Just hours after the Belgian Federal Prosecutor’s issued a warrant for the man suspected of fleeing the Brussels airport after his accomplices blew themselves up, he was in custody.
Score one for the good guys.
Fox News reports Faycal Cheffou had been taken into custody after police raided his home.
Police found no weapons or explosives during the search of his home, prosecutors said.
The Daily Mail reports Cheffou he has been charged with ‘involvement in a terrorist group, terrorist killings and attempted terrorist killings’.
Belgium media reports suggest Cheffou, a freelance journalist, is the third bomber pictured walking through Brussels Airport before the attacks with Ibrahim El Bakraoui and Najim Laachraoui. However that has not been confirmed by Belgian prosecutors.
But one source close to the investigation, said: ‘That is a hypothesis the investigators are working on.’
Cheffou lived in a small studio in an apartment building just 500 metres from Maelbeek metro station, De Morgen reported.
Cheffou, thought to be a freelance journalist, is known to the authorities for drugs and violence, the paper claimed.
In one video recorded in 2014, he is seen reporting outside a center for asylum seekers in Belgium. Yhe footage shows him criticizing authorities for serving meals to the asylum seekers when Muslims were trying to fast during Ramadan.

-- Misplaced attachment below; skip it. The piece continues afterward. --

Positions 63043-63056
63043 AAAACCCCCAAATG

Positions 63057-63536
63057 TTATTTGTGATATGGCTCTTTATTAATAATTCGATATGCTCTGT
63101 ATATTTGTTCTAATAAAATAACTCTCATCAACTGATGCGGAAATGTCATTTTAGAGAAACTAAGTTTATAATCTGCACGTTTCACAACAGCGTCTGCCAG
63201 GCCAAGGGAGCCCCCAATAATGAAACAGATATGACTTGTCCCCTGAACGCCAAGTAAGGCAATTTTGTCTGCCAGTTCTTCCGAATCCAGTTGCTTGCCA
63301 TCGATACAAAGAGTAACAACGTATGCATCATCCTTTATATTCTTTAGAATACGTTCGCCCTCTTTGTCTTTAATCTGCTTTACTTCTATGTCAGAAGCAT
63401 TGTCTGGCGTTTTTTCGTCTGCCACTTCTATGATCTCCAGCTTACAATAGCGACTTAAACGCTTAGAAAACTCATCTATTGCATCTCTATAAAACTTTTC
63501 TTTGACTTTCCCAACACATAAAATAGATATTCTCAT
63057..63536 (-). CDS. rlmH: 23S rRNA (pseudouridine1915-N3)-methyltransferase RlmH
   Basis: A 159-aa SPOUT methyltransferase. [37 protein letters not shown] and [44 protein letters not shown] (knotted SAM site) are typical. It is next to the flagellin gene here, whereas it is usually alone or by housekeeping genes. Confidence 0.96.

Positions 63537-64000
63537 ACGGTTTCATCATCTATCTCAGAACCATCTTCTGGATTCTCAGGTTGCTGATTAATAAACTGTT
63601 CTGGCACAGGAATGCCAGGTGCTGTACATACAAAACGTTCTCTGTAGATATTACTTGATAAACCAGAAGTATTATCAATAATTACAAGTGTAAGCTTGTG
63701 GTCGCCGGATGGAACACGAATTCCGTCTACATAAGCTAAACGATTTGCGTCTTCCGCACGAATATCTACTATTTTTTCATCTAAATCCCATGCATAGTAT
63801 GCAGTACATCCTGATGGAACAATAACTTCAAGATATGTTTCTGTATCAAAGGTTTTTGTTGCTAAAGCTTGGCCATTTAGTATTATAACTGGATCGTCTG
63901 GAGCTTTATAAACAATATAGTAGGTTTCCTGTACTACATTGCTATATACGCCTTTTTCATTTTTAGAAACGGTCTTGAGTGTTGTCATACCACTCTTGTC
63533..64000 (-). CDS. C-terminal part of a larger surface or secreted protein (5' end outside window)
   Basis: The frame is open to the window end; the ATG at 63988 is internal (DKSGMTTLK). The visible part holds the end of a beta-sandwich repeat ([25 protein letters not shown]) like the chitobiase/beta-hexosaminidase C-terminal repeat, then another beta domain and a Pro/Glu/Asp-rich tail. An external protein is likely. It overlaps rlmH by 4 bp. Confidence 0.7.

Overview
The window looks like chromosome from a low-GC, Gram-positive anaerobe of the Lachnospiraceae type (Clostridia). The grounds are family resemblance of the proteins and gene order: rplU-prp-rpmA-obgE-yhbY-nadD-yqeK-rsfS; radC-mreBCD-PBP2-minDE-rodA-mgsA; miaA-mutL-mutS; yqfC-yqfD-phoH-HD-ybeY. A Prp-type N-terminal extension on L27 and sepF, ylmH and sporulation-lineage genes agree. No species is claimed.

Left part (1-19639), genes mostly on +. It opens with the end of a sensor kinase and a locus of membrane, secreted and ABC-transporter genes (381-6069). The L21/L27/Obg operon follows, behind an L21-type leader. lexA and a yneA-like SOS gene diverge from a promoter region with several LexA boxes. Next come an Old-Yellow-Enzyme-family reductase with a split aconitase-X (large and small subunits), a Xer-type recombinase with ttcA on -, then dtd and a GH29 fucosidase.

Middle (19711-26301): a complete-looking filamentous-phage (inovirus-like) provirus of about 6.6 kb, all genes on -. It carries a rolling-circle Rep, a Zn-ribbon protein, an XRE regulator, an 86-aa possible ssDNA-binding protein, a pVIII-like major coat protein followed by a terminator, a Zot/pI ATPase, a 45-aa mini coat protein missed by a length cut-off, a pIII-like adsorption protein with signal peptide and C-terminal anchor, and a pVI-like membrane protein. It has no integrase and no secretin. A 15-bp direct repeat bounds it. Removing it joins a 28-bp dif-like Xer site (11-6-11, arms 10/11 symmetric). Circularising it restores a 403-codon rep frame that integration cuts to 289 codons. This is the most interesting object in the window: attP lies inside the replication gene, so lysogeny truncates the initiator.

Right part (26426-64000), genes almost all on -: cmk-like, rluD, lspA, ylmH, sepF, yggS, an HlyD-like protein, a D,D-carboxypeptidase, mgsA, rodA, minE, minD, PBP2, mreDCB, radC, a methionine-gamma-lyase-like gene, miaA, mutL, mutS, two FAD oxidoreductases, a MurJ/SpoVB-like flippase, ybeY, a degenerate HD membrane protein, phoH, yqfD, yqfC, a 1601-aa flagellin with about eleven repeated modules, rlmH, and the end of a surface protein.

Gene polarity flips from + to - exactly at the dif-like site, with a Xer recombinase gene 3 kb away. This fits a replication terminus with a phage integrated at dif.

It is also said his sister reported him to police in 2014 saying she was worried he was planning to go to Syria but was ‘waiting the right moment’.
Le Soir reports that the mayor of Brussels Yvan Mayeur described Cheffou as a danger.
He was given a restraining preventing him entering the park to speak the refugees in September 2015, the paper added.
The question that must be answered however, is if these terrorists were already on the radar screen, what broke down in the system that allowed them to get this far with their plans? We can breathe a small sigh of relief that the suspects are being apprehended, but as we reported earlier this week, there are still at least several hundred more at large. Small comfort then that we’ve got one.
[Note: This article was written by Michele Hickford]